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  • Importance of narrow size selection?

    Hello Everyone,

    This is my first post in this forum. Hooray!! Anyways, on to my question:

    My lab is just beginning to get into RNA sequencing and we are currently working on our library preparation technique for sequencing using the illumina platform (GA2). In my travels through the literature on this topic I have noticed that several papers have suggested that during the post-amplification size selection of the library preparation, the band size should be relatively narrow. In other words if you are sequencing with 300 bp fragments it is better to choose a range of 300bp +/-50bp as opposed to +/-100 bp. Why is this? Is it okay to size select for the full range of fragment sizes that the illumina platform is capable of (I believe this is 100 bp to 600 bp)? If the answer is no then what are the disadvantages to doing this?

    Any insight would be greatly appreciated.

    Cheers,
    Eager Scientist

  • #2
    There are two major reasons I can think of why tight size selection is important. One technical, one bioinformatic.

    1: The bridge amplification is more efficient with shorter fragments, if your library is a mix you might end up biasing towards those short fragments.

    2: If you are running Paired End sequencing to look at splicing then you need to use the size distribution of your fragments to call when exons are skipped.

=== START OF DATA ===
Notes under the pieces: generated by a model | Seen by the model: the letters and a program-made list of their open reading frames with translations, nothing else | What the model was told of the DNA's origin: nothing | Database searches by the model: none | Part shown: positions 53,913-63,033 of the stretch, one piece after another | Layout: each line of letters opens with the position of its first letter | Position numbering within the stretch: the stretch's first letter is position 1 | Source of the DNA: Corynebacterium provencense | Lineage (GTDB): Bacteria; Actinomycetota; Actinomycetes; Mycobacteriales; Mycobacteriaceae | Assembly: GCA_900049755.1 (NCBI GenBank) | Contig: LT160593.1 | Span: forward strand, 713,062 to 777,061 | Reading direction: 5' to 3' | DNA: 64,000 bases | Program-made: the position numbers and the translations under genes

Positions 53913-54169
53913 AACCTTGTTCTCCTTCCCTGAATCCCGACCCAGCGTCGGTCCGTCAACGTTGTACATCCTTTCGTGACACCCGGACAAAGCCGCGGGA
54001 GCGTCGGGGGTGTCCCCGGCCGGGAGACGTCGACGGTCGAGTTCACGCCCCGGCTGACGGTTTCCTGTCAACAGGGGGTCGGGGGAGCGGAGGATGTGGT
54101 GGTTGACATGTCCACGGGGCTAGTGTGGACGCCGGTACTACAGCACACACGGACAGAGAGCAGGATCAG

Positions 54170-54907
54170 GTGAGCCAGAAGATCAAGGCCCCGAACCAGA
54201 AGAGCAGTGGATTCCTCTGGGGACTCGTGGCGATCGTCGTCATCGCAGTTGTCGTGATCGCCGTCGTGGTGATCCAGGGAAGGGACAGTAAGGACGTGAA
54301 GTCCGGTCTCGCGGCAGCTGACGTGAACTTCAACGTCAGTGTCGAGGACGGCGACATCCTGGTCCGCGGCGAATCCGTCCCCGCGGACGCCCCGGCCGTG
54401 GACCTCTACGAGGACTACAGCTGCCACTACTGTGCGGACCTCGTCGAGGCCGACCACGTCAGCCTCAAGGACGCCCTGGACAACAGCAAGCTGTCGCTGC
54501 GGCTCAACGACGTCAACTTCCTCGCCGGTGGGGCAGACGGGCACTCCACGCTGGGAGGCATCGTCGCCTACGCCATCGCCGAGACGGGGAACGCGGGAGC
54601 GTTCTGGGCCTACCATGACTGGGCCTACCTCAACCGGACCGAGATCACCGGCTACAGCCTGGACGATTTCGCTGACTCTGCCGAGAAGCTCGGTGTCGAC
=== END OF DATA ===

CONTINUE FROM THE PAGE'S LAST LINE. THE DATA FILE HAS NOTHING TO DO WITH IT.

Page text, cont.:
Comment


    • #3
      and it is crucial for most assembly tools (especially if you want to do scaffolding) to set the parameter "insert length" so if the insert lengths vary a lot bioinformatics won't be happy. ;-)

      Comment


      • #4
        Another technical reason: the tight distribution minimizes size-dependent bias during library amplification.

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        • #5
          I would just like to thank everyone for the answers they gave to my question. I considered these replies very useful.

          Comment


          • #6
            +1 for james hadfield's answer.

            Also, according to Illumina, due to the limitations in the image analysis software, the longer the fragments the more irregular the "spots" (in four colors representing A, T, C, and G) are on the image. The more irregular they are the more likely the software will ignore them.

            That said I make libraries from chromatin sheared to ~200-600 bps, and the results are awesome. But that's for ChIP-seq, not RNA-seq.

            Comment

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